The race swung in his favour when a former Mercedes employee with a grudge against the company ran onto the circuit in a bid to disrupt the Mercedes-powered McLaren’s races. That he did – his dangerous one-man track invasion caused the race stewards to send out the safety car, allowing Barrichello to complete one of his pit stops without losing track position. Barrichello then made a ballsy gamble to stay on-track on slick tyres despite a late-race rain shower and took an emotional win.
He ended the year fourth overall with 62 points to the victorious Schumacher’s 108. Although Barrichello was third in 2001 the gulf between him and Schumacher yawned wider – Schumacher scoring 123 points to Barrichello’s 56.
However Barrichello had gifted second place to Schumacher on team boss Jean Todt’s orders at Austria. The Brazilian was unhappy but afterwards told the press he would not be ordered to do the same if he were leading a race. But at the same venue in 2002 exactly that happened – Barrichello let Schumacher past within sight of the flag having led him all week, and the disgusted crowd booed the two drivers.
Although unrepentant, Ferrari took care to leave Barrichello in the lead to take a deserved win at the Nurburgring having once again led Schumacher. His team mate won the title again and then handed Barrichello victory at Indianapolis, in a bizarre last-lap fix that left the crowd as bemused as the Austrians had been angry. Barrichello was second to Schumacher at the end of the season, 144-77.
In 2003 Barrichello won twice, both times on merit, and his victory at Silverstone was magnificent. Oddly it once again followed the appearance of a spectator on the track, this time an Irish priest, but Barrichello ran riot after the restart, passing a string of cars and putting a consummate move on Kimi Raikkonen to win. His second victory of the year at Suzuka confirmed Schumacher as champion for the sixth time.
If it looked as though Barrichello was getting on terms with Schumacher, 2004 proved this was not the case. Schumacher won 12 of the first 13 races and cruised to title number seven, with Barrichello again collecting some perfunctory wins after the championship had been settled.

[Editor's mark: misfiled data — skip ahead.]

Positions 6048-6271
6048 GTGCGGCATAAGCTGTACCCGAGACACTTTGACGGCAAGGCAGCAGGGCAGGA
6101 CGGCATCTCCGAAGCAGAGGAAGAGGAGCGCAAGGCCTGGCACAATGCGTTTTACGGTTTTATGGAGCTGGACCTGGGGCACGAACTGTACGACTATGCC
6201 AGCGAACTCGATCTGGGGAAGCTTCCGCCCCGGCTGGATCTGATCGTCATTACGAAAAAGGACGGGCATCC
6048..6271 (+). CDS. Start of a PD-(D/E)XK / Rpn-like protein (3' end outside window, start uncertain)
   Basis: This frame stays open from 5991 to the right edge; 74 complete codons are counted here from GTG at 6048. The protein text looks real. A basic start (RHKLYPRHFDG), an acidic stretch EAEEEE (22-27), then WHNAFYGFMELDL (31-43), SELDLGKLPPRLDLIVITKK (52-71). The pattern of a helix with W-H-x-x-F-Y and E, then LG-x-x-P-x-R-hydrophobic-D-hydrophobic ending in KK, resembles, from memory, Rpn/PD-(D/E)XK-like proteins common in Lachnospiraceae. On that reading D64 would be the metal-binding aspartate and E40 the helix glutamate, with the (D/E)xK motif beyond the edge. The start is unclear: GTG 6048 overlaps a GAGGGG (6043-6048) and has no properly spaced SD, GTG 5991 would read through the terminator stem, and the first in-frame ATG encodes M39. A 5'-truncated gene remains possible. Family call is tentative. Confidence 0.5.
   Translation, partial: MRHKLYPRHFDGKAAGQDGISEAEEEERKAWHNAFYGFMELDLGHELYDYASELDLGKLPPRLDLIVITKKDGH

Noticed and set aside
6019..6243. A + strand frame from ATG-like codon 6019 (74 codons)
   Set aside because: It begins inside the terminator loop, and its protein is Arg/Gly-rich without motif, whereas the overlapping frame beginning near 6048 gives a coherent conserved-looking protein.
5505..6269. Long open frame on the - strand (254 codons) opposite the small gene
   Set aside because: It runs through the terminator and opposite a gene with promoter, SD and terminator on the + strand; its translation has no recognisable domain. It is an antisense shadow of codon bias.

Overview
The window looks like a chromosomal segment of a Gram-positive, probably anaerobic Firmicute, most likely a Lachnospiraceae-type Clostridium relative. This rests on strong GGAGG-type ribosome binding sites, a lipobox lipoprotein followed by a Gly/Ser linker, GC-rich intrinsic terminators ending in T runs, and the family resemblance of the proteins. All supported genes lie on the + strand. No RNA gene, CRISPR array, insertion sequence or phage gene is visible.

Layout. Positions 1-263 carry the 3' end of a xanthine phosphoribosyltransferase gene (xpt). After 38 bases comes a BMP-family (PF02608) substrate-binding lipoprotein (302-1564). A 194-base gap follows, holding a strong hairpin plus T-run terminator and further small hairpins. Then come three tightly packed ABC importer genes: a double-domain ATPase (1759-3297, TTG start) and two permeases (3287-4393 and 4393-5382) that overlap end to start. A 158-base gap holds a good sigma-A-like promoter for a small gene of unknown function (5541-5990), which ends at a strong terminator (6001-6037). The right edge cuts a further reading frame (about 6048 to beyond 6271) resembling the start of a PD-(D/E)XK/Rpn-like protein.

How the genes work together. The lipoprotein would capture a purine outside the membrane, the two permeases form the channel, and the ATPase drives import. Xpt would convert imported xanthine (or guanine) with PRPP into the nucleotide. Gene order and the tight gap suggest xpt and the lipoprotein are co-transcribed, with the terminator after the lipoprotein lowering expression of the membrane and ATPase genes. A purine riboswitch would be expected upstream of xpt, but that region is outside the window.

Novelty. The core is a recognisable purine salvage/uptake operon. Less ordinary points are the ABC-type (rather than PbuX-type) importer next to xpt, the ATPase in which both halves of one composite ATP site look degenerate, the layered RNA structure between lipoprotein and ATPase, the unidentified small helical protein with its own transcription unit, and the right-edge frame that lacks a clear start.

In 2005 the Ferrari juggernaut was halted, as much by a rules change as improvement by their rivals. Although the pair only fought for a victory at the farcical non-event at Indianapolis (Schumacher prevailed) Barrichello finally grew weary of his subservient position and was visibly unhappy when Schumacher put a brusque pass on him at the last lap at Monte-Carlo.
He signed to drive for Honda (previously BAR) alongside Jenson Button for 2006. It was an uneven season for the Brazilian, who tended to struggle with the car, while team mate Button had a strong end to the year, winning in Hungary. The team had a nightmare 2007 and Barrichello, now in his 15th season, failed to score at all.
In 2008 Barrichello became the longest-serving Grand Prix driver of all time, surpassing Riccardo Patrese’s record for the most Grand Prix starts. The new Honda was just as bad as its predecessor, but Barrichello impressed with some excellent performances including third place at Silverstone in the rain.
It wasn’t enough to prevent Honda deciding to sell the team at the end of the season, though, and at first it looked as though Barrichello would lose his F1 seat. However four weeks before the start of the season it emerged that Barrichello would drive for the new team Brawn GP in 2009.
Barrichello wasn’t able to keep pace with Button in the opening part of the season and this cost him dearly as Button racked up six wins with none going to Barrichello’s side of the garage.
But the Brazilian driver got on terms with the car and ended a four-and-a-half year win drought by taking the European Grand Prix at Valencia. He added a second win at Monza, holding Button at bay throughout the race.
When he qualified on pole position at home for the penultimate race of the season with Button 14th it looked as though Barrichello was on course to pull off a major championship update. But it didn’t work out that way.
A change of teams beckoned for 2010 and Barrichello was announced as a Williams driver alongside rookie Nico Hulkenberg.
The car improved throughout the year and although Barrichello never reached the podium he scored points on several occasions. He also passed another milestone, becoming the first driver to start 300 Grands Prix.
But the team’s performance slumped disastrously in 2011. Barrichello scored points just twice and never made it into the top ten in qualifying – unlike new team mate Pastor Maldonado.
Bruno Senna took his place at the team for 2012.